I paused and looked at Daddy, who was as silent as a statue, his eyes searching mine, I suspect for some sign of sanity. Before he could say anything, I continued. “I know this will work. I have to do it. And… and… I don’t have any money, so I need to borrow some.” I thought for a second, did some figuring, then said, “Two hundred dollars ought to do it.” Then I shut up.
Daddy looked at me for a while. Finally, I saw what I thought was a smile starting on his face and I thought, everything is going to be OK. Then he spoke, and I knew I’d been wrong.
“Son, I know you think that’s the thing to do, but let me assure you, that’s the last thing you need to do right now. You need to be still, physically and mentally. I won’t loan you the money to do anything I know isn’t the right thing for you to do…”
I don’t know if he had anything else to say or not. I jumped up, ran outside, got in my car and headed for town. As I drove, I began thinking, that’s OK, I’ll come up with the money I need. I’ll go back to school, and I’ll handle this.
To make this part of the story a bit shorter, my good friend, boss, and later my brother-in-law for a while, knew a golden opportunity when he saw one. Minutes after storming out of the house, I sold Joe my custom built ski boat and my full collection of Snap On tools for $120.00. Joe still thinks it was funny, and I still grieve for the boat.
I knew I was cutting it close to attempt a 1,000 miles (round trip) on $120.00, but a nineteen-year-old on a mission can rationalize anything. Before the sun went down, I was heading west on Highway 100. Eight hours and $75.00 later, I was parked beside her dorm, which wasn’t co-ed, so I huddled in the cold car until she came out at 8:00 AM. She took one look at me and shouted, “Bert Carson, I’m done with you. I don’t ever want to see you again. Ever!”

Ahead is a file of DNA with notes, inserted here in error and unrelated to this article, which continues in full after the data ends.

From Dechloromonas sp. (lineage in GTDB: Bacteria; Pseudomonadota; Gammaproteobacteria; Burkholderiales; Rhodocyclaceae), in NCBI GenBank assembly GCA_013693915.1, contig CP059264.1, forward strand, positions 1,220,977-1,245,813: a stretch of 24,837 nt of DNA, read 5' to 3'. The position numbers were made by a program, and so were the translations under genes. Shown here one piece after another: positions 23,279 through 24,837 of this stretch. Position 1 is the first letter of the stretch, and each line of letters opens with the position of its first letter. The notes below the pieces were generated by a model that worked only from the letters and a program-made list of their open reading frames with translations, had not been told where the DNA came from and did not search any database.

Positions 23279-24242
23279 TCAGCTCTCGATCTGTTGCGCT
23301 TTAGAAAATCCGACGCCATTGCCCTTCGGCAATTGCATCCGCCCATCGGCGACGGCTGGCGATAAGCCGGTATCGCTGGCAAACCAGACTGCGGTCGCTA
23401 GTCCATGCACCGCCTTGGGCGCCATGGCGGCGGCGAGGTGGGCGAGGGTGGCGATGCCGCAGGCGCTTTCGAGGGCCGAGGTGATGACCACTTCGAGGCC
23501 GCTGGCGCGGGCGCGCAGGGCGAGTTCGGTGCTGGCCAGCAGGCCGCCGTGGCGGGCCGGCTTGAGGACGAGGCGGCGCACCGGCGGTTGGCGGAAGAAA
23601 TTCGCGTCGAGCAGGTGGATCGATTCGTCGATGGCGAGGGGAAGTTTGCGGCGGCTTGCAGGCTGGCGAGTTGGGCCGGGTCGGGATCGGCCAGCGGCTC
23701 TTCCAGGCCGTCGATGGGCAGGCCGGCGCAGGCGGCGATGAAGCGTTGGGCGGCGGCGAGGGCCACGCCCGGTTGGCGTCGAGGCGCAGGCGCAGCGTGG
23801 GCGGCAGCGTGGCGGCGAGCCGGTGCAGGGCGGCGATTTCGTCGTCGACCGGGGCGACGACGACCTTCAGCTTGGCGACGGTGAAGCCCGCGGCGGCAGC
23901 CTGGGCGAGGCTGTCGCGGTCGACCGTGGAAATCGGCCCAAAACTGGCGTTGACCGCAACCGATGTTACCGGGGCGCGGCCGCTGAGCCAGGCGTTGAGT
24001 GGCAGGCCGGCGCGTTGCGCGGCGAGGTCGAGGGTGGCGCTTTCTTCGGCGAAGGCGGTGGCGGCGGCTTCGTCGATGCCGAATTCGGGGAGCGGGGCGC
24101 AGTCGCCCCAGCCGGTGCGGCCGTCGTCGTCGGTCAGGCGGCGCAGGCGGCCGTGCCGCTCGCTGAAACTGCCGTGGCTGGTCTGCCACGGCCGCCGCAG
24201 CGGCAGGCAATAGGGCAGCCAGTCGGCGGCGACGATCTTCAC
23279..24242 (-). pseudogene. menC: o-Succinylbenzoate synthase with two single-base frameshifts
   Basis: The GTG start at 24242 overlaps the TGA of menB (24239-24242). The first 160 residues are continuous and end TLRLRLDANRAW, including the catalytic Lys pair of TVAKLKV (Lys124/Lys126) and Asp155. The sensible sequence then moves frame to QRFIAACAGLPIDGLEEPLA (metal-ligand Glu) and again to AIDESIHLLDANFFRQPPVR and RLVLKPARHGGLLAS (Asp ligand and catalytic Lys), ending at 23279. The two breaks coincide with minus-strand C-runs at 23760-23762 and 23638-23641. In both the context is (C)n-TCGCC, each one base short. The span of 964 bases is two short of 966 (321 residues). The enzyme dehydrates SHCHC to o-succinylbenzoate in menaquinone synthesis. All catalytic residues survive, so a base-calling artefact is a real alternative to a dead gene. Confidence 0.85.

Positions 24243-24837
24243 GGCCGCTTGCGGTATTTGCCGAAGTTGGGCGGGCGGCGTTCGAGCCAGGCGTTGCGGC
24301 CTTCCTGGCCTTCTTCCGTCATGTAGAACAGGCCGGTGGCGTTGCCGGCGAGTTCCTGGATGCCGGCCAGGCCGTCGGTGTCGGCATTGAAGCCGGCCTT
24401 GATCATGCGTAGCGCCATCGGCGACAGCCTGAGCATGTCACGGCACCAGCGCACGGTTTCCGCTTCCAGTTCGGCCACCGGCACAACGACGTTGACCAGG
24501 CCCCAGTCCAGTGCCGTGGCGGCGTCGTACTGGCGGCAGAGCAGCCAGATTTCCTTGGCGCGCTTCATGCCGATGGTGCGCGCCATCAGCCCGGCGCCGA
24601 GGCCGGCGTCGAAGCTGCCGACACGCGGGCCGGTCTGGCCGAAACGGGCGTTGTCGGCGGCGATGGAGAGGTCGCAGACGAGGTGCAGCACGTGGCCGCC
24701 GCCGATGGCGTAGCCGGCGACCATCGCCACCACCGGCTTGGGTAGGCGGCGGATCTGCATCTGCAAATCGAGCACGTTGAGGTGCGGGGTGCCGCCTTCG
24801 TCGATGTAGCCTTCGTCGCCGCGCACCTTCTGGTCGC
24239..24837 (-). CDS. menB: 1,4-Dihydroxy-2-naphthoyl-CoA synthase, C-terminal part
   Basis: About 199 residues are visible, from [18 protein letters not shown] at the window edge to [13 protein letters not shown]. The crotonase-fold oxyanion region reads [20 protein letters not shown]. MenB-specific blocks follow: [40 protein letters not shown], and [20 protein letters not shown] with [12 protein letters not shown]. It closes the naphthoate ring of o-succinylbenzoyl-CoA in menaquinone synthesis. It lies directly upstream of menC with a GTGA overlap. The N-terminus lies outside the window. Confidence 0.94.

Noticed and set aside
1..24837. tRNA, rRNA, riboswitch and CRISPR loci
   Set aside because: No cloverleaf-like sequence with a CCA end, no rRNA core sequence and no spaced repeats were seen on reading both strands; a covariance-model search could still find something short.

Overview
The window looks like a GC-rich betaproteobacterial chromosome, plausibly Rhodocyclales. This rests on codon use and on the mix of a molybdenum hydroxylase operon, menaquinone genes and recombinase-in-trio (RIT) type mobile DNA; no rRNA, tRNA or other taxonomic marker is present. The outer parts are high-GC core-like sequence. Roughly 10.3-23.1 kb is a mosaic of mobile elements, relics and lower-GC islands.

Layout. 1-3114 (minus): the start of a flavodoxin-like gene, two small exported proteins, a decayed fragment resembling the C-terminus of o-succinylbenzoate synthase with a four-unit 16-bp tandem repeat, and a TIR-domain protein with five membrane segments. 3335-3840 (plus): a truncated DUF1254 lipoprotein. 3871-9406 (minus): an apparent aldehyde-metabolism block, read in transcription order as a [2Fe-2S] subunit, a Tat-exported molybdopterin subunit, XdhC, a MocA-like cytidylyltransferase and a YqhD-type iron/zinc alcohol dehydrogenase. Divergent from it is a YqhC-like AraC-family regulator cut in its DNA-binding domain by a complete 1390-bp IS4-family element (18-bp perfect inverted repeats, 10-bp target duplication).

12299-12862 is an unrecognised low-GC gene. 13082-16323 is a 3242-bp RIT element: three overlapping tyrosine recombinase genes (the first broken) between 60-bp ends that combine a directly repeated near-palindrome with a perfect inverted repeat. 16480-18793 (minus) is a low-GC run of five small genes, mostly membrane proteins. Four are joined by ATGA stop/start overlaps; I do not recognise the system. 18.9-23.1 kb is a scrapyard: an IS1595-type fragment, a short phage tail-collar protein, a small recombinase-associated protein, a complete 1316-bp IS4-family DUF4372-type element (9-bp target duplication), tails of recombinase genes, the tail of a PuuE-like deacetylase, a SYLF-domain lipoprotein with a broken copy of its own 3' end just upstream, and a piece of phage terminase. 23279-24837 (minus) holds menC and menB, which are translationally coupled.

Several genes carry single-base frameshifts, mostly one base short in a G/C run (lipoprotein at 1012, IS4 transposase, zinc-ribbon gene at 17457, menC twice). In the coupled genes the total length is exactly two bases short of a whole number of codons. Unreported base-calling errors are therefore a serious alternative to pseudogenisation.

I was speechless. She spun on her right heel, and resumed walking to her first class. I watched for a moment knowing there was nothing I could do to stop her. I also knew Daddy had been right. Then I thought, if I drive straight home maybe daddy will never realize I’ve been gone. As I walked to the car, I mentally counted the money in my pocket and did some math. I figured if I drove slow and didn’t eat anything, I would be able to make it. The last thing in the world that I wanted was to call daddy and ask him to bail me out.
I headed back toward Montgomery. Just south of the city, I had a flat tire. There was no money in the budget for tire repair, so I put on my spare, which was slightly larger than the other three tires. Going down the road, the car looked like an old hound dog running a bit off center, which, as I think about it, was very appropriate.
I conserved gas like I never had before or since. Just outside of Lake City, Florida, with a single quarter left in my pocket, and so low on gas the gauge bounced off empty every time I hit a bump, I had my second flat tire.